While the numbers were relatively low, we were still going ahead.  With the help of the IT department we began to draw out the areas of the library that we would use for the various console gamers and PC gamers.  We used the entire side of our library that had newly constructed booth seating, not unlike you would find in a diner.  There was already live network ports that the PC gamers could plug into along the side of the booths.

We had three long tables dedicated to the Xbox 360 crowd (the majority of those students that signed up).  We dragged out a network switches for each table and had a lot of power strips and network cables so students could just plug in and go.

We used another area for the Playstation players and installed a network switch for them as well.  We had 3 collaboration study rooms equipped with 46" LCD TVs on the walls that we installed a Nintendo Wii and an Xbox 360 with Kinect in.  This would allow the more casual gamer to try out different systems.  What wasn't surprising is that the students decided to unplug those consoles pretty quickly to plug in their own.  *Note: if planning your own Library Gaming Night try to collect as many monitors as you can.  While students don't have any problems bringing them from their dorms, many of the students stated that the TV in their dorm was owned by their roomate and did not feel right unplugging it and bringing it down to the library.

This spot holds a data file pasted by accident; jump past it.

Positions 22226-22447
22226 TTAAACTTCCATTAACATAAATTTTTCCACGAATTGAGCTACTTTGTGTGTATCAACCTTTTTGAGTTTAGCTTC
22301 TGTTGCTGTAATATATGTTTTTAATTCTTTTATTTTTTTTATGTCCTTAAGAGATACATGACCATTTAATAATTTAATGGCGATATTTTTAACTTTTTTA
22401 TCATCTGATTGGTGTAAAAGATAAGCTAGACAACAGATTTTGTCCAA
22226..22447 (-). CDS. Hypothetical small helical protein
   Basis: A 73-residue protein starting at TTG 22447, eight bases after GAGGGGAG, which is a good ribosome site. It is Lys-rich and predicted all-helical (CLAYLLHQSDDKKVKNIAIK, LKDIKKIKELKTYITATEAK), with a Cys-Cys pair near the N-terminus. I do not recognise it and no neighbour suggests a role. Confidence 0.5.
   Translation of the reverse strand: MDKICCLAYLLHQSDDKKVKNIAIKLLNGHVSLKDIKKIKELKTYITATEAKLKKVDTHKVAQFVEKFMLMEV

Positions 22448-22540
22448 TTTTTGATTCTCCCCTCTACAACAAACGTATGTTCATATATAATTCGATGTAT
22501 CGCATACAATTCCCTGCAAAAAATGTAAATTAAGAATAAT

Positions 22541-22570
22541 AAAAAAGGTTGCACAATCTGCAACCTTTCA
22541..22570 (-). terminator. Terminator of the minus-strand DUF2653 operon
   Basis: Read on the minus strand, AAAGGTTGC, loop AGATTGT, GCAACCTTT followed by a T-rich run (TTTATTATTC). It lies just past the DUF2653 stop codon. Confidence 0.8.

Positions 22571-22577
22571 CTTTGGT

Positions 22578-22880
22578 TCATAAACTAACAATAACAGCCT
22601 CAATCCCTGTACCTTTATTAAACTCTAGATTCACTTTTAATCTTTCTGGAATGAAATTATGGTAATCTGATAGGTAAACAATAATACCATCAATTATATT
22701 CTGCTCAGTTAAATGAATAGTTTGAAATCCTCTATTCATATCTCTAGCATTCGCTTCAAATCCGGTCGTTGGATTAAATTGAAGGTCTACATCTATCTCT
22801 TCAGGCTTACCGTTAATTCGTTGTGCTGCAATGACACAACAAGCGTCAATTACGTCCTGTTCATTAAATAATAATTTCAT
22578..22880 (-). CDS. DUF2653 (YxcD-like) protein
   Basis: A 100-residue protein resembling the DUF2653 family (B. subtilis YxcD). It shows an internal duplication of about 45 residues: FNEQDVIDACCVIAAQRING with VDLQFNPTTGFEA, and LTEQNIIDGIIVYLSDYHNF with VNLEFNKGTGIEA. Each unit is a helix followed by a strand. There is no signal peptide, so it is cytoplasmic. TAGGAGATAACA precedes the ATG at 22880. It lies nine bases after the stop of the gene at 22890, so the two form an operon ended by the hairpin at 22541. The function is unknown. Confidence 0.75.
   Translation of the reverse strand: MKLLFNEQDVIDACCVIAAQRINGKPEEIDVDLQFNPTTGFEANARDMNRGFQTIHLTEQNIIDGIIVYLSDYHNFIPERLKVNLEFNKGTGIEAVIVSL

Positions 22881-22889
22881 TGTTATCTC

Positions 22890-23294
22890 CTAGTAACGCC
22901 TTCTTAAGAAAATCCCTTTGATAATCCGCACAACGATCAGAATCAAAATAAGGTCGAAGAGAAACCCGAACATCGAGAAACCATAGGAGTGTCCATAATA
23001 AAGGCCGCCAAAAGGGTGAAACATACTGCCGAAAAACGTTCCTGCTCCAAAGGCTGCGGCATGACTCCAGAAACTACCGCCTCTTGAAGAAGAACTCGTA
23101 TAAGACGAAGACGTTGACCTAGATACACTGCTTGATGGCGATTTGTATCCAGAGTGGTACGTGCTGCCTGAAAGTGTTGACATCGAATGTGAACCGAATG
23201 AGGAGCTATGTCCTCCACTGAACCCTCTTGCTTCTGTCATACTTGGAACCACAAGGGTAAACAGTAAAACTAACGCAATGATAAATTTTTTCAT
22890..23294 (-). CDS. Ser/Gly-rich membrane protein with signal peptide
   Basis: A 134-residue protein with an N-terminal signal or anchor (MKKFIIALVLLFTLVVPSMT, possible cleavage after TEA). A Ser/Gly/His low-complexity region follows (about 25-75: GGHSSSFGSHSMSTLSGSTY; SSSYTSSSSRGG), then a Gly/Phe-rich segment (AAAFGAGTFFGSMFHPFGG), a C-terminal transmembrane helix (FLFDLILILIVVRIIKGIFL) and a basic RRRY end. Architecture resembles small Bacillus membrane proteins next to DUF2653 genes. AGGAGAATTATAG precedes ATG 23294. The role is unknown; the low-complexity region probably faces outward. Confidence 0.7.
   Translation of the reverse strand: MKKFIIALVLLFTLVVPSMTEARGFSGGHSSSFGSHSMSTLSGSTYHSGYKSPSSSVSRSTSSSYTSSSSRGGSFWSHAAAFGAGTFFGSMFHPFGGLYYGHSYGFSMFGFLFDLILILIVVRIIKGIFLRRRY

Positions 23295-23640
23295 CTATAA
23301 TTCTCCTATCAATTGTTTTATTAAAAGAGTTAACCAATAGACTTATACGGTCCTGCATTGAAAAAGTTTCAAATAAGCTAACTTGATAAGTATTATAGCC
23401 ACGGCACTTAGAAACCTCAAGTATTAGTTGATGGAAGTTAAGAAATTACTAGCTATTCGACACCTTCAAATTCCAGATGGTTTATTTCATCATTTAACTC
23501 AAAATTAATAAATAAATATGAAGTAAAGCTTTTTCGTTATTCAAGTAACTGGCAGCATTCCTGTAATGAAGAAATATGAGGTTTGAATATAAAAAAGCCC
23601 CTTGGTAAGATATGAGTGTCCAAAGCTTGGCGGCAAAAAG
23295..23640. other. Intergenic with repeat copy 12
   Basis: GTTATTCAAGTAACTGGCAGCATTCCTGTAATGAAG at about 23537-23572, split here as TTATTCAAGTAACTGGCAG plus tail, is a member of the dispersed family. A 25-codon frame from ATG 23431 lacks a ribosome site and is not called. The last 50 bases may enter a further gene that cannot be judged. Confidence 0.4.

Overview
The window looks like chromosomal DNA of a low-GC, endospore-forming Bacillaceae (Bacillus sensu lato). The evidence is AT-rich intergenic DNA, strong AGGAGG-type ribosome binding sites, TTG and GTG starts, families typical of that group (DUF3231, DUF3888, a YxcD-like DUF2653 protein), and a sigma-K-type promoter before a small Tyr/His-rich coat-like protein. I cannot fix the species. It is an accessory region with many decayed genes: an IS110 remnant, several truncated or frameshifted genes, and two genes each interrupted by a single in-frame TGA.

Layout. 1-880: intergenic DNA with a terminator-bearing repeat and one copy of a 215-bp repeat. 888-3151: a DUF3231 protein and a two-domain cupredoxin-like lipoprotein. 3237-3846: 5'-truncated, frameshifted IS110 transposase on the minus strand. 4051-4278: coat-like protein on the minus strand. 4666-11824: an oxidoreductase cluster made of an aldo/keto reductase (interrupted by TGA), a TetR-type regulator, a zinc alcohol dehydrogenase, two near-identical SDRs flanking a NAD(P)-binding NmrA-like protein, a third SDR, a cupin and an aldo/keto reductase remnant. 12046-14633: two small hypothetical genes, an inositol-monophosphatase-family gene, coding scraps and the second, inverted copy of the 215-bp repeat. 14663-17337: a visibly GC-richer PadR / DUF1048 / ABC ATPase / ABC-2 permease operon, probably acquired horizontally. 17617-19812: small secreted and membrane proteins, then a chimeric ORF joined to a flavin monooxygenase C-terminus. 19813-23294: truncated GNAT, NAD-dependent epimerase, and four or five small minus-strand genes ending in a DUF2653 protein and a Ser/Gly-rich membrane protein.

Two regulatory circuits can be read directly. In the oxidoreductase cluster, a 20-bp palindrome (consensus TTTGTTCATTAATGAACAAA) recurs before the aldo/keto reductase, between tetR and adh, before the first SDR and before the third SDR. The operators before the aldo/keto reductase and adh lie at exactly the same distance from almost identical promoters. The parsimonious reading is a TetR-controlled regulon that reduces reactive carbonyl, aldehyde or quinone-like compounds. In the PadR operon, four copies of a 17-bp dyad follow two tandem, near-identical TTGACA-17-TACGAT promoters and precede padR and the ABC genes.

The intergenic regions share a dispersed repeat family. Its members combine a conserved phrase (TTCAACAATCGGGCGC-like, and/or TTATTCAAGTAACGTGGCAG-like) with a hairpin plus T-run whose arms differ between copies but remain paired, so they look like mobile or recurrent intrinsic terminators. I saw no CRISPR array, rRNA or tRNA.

The Outcome 

Even though only 19 students formally signed up for the game night (and many were early to the library waiting to set-up) we had at one point over 40 students gaming in the library and a pretty constant headcount of 30+.  While that may not seem like a huge number of students, consider that our FTE is just over 1000 with most students heading home on a Friday afternoon. We did receive interest from community members but felt for our first gaming event we would limit it only to our students, staff, and faculty. All in all, the gaming night was a great success.

What to Plan For

Refreshments.  We bought 4-5 12 packs of sodas and purchased snacks and candy that was not too messy.  Around 9:30pm we ordered around 15 pizzas.  Everything was consumed quickly, making it an easy clean up.

Network and power.  I suggest trying to get hard numbers on how many gamers there will be and where they will set-up to game (and then add 25% more).  Each gamer needs to plug in at least 2 things (console/computer and monitor) and most will need a network connection to play multiplayer games.  Some students were able to play on their campus Wi-Fi accounts. Network and power is all the gamer really needs to get started.